Heraeus, the precious metals and technology group headquartered in Hanau, Germany, is a global, private company with more than 160 years of tradition. Our fields of competence include precious metals, materials, and technologies, sensors, biomaterials, and medical products, as well as dental products, quartz glass, and specialty light sources. With product revenues of €4.8 billion and precious metal trading revenues of €21.3 billion, as well as more than 13,300 employees in over 120 subsidiaries worldwide, Heraeus holds a leading position in its global markets.
Heraeus Noblelight GmbH with its headquarters in Hanau and with subsidiaries in the USA, Great Britain, France, China and Australia, is one of the technology- and market-leaders in the production of specialist light sources. In 2011, Heraeus Noblelight had an annual turnover of 103 Million € and employed 731 people worldwide. The organization develops, manufactures and markets infrared and ultraviolet emitters for applications in industrial manufacture, environmental protection, medicine and cosmetics, research, development and analytical measurement techniques.
For further information please contact:Technical:
Dr. Marie-Luise Bopp | Heraeus Noblelight GmbH
Laser technology advances microchip production*
21.05.2015 | The Agency for Science, Technology and Research (A*STAR)
Diagnostics of Quality of Graphene and Spatial Imaging of Reactivity Centers in Pd/C Catalysts
20.05.2015 | Zelinsky Institute of Organic Chemistry, Russian Academy of Sciences
The only professorship in Germany to date, one master's programme, one laboratory with worldwide unique equipment and the corresponding research results: The University of Würzburg is leading in the field of biofabrication.
Paul Dalton is presently the only professor of biofabrication in Germany. About a year ago, the Australian researcher relocated to the Würzburg department for...
Physicists have developed an innovative method that could enable the efficient use of nanocomponents in electronic circuits. To achieve this, they have developed a layout in which a nanocomponent is connected to two electrical conductors, which uncouple the electrical signal in a highly efficient manner. The scientists at the Department of Physics and the Swiss Nanoscience Institute at the University of Basel have published their results in the scientific journal “Nature Communications” together with their colleagues from ETH Zurich.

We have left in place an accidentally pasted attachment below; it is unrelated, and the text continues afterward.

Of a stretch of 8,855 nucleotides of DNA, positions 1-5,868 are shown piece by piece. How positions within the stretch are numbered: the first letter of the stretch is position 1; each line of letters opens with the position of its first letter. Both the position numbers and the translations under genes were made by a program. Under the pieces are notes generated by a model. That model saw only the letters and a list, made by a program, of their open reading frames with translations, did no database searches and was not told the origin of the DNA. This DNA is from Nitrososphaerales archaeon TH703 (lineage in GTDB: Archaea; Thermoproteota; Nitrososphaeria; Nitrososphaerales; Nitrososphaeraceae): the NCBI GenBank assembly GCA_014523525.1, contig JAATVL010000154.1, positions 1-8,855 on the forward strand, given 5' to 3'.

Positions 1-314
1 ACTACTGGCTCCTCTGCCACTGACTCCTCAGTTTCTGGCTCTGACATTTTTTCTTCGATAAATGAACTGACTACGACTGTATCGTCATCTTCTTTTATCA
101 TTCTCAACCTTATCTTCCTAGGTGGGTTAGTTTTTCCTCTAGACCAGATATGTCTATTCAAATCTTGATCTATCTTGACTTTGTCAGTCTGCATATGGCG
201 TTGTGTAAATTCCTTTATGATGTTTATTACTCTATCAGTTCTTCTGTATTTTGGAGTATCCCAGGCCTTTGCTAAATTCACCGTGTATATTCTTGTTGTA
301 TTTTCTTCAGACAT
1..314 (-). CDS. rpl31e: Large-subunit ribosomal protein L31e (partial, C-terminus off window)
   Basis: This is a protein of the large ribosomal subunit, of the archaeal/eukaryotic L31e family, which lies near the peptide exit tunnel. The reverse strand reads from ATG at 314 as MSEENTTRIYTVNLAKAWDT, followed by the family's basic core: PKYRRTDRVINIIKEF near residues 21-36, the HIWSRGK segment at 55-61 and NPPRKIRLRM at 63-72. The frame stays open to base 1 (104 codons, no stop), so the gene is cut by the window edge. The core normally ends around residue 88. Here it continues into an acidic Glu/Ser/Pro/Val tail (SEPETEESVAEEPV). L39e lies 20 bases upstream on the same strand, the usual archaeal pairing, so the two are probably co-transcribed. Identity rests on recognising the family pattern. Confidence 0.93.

Electronic components are becoming smaller and smaller. Components measuring just a few nanometers – the size of around ten atoms – are already being produced...
Development and implementation of an advanced automobile parking navigation platform for parking services
To fulfill the requirements of the industry, PolyU researchers developed the Advanced Automobile Parking Navigation Platform, which includes smart devices,...
The world's first electrical car and passenger ferry powered by batteries has entered service in Norway. The ferry only uses 150 kWh per route, which...
On Tuesday, 19 May 2015 the research icebreaker Polarstern will leave its home port in Bremerhaven, setting a course for the Arctic. Led by Dr Ilka Peeken from the Alfred Wegener Institute, Helmholtz Centre for Polar and Marine Research (AWI) a team of 53 researchers from 11 countries will investigate the effects of climate change in the Arctic, from the surface ice floes down to the seafloor.
RV Polarstern will enter the sea-ice zone north of Spitsbergen. Covering two shallow regions on their way to deeper waters, the scientists on board will focus...
20.05.2015 | Event News
18.05.2015 | Event News
12.05.2015 | Event News
27.05.2015 | Power and Electrical Engineering
27.05.2015 | Health and Medicine
27.05.2015 | Physics and Astronomy